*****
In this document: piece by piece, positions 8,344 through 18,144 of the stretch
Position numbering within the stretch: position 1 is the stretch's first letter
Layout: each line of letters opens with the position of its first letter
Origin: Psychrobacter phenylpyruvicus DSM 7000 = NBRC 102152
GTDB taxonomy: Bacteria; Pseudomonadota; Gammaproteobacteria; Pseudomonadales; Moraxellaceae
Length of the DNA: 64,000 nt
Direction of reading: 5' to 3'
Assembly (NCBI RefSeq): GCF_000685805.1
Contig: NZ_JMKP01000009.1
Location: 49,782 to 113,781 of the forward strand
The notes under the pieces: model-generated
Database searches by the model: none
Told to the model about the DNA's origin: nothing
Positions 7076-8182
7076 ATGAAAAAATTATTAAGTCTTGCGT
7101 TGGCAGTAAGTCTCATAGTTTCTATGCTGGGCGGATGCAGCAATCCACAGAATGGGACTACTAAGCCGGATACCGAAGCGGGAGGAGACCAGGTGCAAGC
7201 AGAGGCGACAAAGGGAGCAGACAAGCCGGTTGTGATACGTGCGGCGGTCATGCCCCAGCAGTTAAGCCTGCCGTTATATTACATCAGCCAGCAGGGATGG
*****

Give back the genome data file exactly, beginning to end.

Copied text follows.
In this document: piece by piece, positions 8,344 through 18,144 of the stretch
Position numbering within the stretch: position 1 is the stretch's first letter
Layout: each line of letters opens with the position of its first letter
Origin: Psychrobacter phenylpyruvicus DSM 7000 = NBRC 102152
GTDB taxonomy: Bacteria; Pseudomonadota; Gammaproteobacteria; Pseudomonadales; Moraxellaceae
Length of the DNA: 64,000 nt
Direction of reading: 5' to 3'
Assembly (NCBI RefSeq): GCF_000685805.1
Contig: NZ_JMKP01000009.1
Location: 49,782 to 113,781 of the forward strand
The notes under the pieces: model-generated
Database searches by the model: none
Told to the model about the DNA's origin: nothing
Positions 7076-8182
7076 ATGAAAAAATTATTAAGTCTTGCGT
7101 TGGCAGTAAGTCTCATAGTTTCTATGCTGGGCGGATGCAGCAATCCACAGAATGGGACTACTAAGCCGGATACCGAAGCGGGAGGAGACCAGGTGCAAGC
7201 AGAGGCGACAAAGGGAGCAGACAAGCCGGTTGTGATACGTGCGGCGGTCATGCCCCAGCAGTTAAGCCTGCCGTTATATTACATCAGCCAGCAGGGATGG